Tuesday, 16 December 2008

Recommendations for handling smart metering deployment

As smart metering gathers momentum, utilities must take extreme care to ensure deploying the new monitoring technology does not come at a business loss.

This suggestion has come from global management consultancy Arthur D. Little.

Until recently, many utilities have been reluctant to make the substantial investment required in order to deploy smart metering. However, rising costs of operation and improvements in fraud protection, along with increasing demand from environmentally-concious consumers, means that many more utilities companies are now ready to seriously consider the investment, highlighted the consultancy.

In its new report, Advanced Metering Management (prepared by Arthur D. Little's Energy & Utilities practice), the consultancy says implementing smart metering requires large-scale investment, necesitates a complex deployment process, and can have significant impact on a utilities key business processes. In order to be successful, utilities have a major task ahead of them in defining and planning custom approaches to making smart metering a cost effecitve and efficent part of their operations.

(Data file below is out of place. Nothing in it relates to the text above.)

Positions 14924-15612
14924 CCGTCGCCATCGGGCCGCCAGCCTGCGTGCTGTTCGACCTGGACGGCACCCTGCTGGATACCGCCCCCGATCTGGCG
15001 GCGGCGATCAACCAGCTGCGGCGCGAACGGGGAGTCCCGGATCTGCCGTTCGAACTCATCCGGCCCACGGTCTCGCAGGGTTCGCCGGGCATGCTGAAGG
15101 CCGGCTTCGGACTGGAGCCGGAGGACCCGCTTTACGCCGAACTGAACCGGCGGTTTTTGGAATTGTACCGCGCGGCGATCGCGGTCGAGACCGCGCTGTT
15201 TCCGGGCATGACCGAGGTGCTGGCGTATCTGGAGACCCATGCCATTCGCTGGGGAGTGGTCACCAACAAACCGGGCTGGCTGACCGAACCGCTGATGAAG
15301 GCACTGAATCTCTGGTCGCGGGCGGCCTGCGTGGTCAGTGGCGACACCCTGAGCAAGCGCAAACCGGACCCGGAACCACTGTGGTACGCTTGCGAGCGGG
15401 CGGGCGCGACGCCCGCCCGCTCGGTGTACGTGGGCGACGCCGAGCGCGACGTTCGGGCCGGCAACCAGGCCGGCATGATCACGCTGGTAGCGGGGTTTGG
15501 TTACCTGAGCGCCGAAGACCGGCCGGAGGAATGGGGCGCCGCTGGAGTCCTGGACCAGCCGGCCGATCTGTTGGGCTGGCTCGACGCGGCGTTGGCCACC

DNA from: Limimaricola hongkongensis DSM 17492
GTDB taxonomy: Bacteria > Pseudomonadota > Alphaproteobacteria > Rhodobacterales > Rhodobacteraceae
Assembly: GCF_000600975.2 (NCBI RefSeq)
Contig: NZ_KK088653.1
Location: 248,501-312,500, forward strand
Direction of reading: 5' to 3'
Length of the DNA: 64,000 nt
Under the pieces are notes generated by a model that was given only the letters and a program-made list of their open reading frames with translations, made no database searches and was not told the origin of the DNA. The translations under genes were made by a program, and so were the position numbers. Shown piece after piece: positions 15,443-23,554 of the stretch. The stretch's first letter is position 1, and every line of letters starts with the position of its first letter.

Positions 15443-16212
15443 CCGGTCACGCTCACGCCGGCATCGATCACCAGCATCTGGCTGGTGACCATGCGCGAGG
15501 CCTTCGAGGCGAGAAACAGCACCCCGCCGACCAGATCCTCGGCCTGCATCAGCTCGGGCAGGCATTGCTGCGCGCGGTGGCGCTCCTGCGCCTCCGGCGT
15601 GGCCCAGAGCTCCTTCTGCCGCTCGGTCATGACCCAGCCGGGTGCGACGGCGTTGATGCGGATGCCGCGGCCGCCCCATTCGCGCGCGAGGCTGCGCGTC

"Smart metering is nothing new, but as the current regulatory and consumer climate makes it more attractive for more utilities to consider deploying such systems, it is important they identify their strategic objectives and assess all risks before commencing," said Stephen Rogers, a director in Arthur D. Little's UK Energy and Utilities Practice.

"By establishing a working technological solution and including a thorough process impact analysis in the planning stage, utilities can deploy a smart metering system successfully."

Among the key factors to be considered is the amount of money involved in the process of deploying a smart metering system. The sheer complexity of introducing smart metering within the operations of an traditional utility provider will be another key consideration. It not only involves installing a large number of meters, but also introducing brand new information management systems within the organisation and, in some cases, installing new telecommunications infrastructure. Finally, utilties cannot underestimate the impact a new smart metering system will have on operations.

The report details how mistakes made in the complex planning process for smart metering deployment will have a severe impact on the utilities provider's logistics, economic planning, and organisational design in the long term.

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